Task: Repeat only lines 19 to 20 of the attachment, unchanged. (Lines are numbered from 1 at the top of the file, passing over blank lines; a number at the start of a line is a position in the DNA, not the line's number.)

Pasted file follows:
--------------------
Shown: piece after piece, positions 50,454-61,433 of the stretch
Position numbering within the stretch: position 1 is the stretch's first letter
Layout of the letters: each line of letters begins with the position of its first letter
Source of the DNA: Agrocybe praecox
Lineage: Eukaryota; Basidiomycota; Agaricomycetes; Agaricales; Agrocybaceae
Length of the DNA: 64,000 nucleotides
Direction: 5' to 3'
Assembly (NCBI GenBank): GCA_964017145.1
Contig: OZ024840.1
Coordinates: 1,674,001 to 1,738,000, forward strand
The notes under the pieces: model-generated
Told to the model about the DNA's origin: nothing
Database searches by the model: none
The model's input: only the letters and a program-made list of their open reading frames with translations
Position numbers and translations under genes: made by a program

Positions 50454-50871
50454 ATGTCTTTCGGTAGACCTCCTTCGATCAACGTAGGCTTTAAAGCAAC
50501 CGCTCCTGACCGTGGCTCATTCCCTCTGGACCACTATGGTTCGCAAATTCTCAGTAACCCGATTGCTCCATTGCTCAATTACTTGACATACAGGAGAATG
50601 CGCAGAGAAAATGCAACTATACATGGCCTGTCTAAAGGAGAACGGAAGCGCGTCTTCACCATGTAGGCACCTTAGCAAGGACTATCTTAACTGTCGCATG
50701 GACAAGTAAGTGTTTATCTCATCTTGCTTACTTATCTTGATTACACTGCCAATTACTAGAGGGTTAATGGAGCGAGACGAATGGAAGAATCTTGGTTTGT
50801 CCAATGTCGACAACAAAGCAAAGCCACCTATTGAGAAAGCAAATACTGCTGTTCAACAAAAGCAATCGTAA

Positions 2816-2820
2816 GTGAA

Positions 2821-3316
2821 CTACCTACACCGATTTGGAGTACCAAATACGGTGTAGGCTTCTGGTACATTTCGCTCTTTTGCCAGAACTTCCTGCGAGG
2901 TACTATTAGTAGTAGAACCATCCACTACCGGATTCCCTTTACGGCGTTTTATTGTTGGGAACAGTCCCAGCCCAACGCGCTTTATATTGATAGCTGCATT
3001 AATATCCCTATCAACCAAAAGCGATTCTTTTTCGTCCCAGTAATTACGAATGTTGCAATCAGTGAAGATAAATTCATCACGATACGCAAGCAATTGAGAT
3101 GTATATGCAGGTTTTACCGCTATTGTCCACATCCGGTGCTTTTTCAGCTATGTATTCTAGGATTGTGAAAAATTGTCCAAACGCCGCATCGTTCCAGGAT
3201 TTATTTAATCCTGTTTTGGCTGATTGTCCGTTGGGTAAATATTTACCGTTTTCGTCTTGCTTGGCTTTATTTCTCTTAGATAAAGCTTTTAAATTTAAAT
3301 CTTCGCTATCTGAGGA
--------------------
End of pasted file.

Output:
50601 CGCAGAGAAAATGCAACTATACATGGCCTGTCTAAAGGAGAACGGAAGCGCGTCTTCACCATGTAGGCACCTTAGCAAGGACTATCTTAACTGTCGCATG
50701 GACAAGTAAGTGTTTATCTCATCTTGCTTACTTATCTTGATTACACTGCCAATTACTAGAGGGTTAATGGAGCGAGACGAATGGAAGAATCTTGGTTTGT